Product filters have been around since the dawn of e-commerce. These are tools that allow a user to view certain products based on categorical choices, though some are better than others. Retailers often make the mistake of using a generic plugin when a custom solution would be more appropriate. We built one for Jolly Pets that is really unique.
To encourage site visitors to interact with the tool, we built it into a sentence. We tried a couple of iterations through an A/B testing process before we settled on the final design, and it exceeded our client's expectations. Jolly Pets specializes in creating toys based on play habits, and matching those with their target audience was a major priority.
The interesting thing to note is that Jolly Pets is not an e-commerce site, so these types of digital tools have applications in a variety of settings. This tool ultimately serves two purposes. The first is that it helps site visitors to identify the specific toy that they need. As for the second purpose, in a more abstract sense, the interactive nature of the tool allows visitors to engage with the Jolly Pets brand and is part of a larger strategy that we developed. This configurator works in concert with a retailer-locator function and a really unique social media integration.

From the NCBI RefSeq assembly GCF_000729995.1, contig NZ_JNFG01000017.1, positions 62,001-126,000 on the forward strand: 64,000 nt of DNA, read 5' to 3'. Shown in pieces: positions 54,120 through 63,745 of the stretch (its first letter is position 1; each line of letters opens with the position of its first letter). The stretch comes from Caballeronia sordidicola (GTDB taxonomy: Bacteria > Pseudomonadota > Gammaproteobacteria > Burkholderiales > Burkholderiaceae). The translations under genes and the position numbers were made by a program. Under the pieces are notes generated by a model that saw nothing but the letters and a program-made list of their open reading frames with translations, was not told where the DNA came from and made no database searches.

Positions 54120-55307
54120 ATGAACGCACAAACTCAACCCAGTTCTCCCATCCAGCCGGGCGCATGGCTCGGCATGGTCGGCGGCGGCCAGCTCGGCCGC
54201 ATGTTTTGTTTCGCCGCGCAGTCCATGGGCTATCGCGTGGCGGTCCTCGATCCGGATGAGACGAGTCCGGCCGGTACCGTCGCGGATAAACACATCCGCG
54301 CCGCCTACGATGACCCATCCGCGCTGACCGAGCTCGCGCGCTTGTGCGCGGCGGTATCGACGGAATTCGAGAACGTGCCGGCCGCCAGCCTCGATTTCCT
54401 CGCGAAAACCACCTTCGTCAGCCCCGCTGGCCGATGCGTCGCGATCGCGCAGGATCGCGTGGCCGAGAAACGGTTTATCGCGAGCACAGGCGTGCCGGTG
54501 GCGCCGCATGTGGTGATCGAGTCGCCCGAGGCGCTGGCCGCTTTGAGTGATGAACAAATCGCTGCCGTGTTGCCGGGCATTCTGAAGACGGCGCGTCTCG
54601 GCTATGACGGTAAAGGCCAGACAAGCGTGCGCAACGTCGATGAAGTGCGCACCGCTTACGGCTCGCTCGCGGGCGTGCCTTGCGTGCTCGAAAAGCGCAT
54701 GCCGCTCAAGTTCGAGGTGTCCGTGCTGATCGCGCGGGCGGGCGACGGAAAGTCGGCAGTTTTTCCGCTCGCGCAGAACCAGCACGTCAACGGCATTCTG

Check it out yourself at the Jolly Pets site.
Make It Mobile
Online e-commerce shopping from mobile and tablet devices is growing more and more every year.
The native vs. web debate will always be a consideration, but you should always make sure your customers have a great experience shopping on your site using a mobile device or tablet regardless if you have a dedicated app or not.
UX Collective has a great article and examples of well-designed mobile eCommerce experiences.
If you wish you create a mobile app as well, great, but it wouldn't be wise to assume your shoppers are going to download or use your app. The bright side of optimizing for mobile is that it forces you to remove some of the clutter from your products page.